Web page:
Environmental exposures early in life contribute significantly to some of the most common, chronic non-communicable diseases in children and can have an effect throughout the lifespan. Examples are: 1) asthma, the most common chronic disease in children is caused or aggravated by environmental factors including indoor allergens, air pollution and tobacco smoke;2) obesity and diabetes are epidemic in developed countries and are increasing alarmingly in the developing world. Exposures in the built environment related to increasing urbanization contribute to both conditions. 3) exposure to lead and other heavy metals and neurotoxins such as pesticides continue in the developing world and contribute to neurobehavioral effects later in life. Despite the contribution of childhood environmental exposures to the burden of chronic disease, few pediatricians or other health care providers are trained to study, diagnose, treat or prevent disease of environmental origin. The goal of the Division of International Health of the Department of Community and Preventive Medicine at Mount Sinai School of Medicine is to train health professionals in Latin America to implement research and service programs that identify, treat and prevent chronic disease of environmental origin.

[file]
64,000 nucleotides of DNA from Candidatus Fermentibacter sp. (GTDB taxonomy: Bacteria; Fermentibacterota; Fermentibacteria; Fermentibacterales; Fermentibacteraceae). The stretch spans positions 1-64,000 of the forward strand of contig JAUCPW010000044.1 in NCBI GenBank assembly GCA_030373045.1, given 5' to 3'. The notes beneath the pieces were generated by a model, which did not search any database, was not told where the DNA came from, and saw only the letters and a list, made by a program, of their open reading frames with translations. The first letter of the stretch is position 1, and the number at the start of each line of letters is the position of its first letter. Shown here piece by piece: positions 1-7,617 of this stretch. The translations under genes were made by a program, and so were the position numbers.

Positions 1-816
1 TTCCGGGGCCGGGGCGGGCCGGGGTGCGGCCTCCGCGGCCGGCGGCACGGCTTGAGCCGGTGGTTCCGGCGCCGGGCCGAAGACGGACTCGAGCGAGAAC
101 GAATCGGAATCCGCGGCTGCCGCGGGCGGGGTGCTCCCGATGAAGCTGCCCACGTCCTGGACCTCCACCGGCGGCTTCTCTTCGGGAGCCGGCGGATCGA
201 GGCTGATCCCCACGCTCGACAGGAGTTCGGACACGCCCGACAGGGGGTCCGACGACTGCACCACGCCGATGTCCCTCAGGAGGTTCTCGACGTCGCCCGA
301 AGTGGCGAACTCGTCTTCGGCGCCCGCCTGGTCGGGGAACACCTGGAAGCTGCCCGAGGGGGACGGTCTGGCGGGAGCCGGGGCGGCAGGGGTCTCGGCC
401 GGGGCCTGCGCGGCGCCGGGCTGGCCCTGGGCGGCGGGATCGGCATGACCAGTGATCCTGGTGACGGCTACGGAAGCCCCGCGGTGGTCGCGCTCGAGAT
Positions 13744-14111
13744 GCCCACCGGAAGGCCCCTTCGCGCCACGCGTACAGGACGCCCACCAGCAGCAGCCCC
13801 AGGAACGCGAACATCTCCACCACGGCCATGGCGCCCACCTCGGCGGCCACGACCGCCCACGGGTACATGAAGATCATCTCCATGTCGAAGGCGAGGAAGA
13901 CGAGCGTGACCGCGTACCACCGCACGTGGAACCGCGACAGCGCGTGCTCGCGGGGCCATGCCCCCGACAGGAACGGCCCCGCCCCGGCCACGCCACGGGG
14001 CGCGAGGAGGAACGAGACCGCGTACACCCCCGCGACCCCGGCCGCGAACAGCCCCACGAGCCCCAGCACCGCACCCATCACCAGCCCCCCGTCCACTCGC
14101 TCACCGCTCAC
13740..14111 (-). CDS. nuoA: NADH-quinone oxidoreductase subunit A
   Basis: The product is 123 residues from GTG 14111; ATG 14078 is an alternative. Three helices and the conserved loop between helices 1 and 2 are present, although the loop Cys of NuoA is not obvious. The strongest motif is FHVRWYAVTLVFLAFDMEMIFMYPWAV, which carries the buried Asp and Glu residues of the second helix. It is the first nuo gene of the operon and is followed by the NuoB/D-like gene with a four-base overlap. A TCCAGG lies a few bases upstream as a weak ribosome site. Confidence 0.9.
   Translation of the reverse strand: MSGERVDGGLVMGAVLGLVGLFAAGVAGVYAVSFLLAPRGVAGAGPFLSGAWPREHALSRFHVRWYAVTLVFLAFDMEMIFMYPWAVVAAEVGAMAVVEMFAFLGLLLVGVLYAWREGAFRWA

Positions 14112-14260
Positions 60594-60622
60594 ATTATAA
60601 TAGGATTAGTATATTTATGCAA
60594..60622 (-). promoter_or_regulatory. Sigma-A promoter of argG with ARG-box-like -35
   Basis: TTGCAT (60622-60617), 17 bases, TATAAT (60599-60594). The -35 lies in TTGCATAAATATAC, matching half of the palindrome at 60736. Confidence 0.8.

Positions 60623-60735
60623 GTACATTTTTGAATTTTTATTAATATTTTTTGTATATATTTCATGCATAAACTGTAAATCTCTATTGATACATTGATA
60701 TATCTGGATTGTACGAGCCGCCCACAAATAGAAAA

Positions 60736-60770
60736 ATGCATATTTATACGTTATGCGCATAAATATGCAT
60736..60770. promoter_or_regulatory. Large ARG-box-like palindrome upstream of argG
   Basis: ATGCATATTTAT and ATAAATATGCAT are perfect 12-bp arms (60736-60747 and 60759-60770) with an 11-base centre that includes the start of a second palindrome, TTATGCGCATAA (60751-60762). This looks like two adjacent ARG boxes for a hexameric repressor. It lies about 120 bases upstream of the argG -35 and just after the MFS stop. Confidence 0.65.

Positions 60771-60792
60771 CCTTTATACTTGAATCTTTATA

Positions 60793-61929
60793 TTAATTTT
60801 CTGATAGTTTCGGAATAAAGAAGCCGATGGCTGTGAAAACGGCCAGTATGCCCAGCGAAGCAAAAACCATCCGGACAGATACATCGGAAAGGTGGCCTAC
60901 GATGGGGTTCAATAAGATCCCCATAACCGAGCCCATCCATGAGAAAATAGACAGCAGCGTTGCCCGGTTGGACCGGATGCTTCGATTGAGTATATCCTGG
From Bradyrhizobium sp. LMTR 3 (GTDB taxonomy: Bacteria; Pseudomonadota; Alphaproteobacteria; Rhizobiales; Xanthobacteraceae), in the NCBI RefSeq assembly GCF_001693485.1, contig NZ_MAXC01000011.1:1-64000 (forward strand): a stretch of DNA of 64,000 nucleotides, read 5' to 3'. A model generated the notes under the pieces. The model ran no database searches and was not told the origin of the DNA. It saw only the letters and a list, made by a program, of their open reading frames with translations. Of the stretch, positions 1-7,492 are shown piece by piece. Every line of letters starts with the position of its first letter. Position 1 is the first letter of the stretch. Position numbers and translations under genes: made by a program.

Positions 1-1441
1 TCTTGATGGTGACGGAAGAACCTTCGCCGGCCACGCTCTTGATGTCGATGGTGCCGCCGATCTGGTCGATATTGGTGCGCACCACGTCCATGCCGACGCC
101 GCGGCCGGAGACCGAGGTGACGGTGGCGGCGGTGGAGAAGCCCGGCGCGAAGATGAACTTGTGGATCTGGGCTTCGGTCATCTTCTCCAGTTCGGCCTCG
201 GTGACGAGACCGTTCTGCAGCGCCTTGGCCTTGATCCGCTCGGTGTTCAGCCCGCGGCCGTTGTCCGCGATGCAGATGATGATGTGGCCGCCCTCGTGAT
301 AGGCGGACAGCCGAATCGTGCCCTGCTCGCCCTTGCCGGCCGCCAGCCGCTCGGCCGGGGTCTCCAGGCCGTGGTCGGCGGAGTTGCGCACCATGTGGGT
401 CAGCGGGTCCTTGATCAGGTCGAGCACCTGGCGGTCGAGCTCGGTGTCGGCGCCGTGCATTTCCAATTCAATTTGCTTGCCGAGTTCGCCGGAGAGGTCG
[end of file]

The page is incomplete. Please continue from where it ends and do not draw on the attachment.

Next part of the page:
Specific Aims are: 1) Train medical professionals to implement clinical and research practices that aim to ameliorate chronic disease by identifying environmental exposures in children. 2) To create an online reference tool and distance learning program to reach a large number of health professionals in Latin America. 3) To train and support key leaders in pediatric environmental health. By leveraging resources from existing international training programs at Mount Sinai, it will be possible to offer mentored research opportunities to Latin American researchers who are trained through the offerings described above. Recipients of the training will initially be selected through partnerships with institutions in Costa Rica, Mexico, Colombia and Uruguay, to be expanded in later years to other Latin American nations. It is expected that this program will result in the opening of at least three new PEHSUs in Latin America with the potential to implement research programs in those countries, thus ensuring continuity beyond the scope of this proposal.
A significant proportion of chronic non-communicable diseases have an origin in environmental exposures during childhood including asthma, some neurological disorders, obesity and diabetes. In the developing, these diseases are on the rise and are taking a significant toll on health of the growing populations. This program will provide training in the identification, prevention, research, and treatment pediatric environmental health for Latin American health care providers and scientists.
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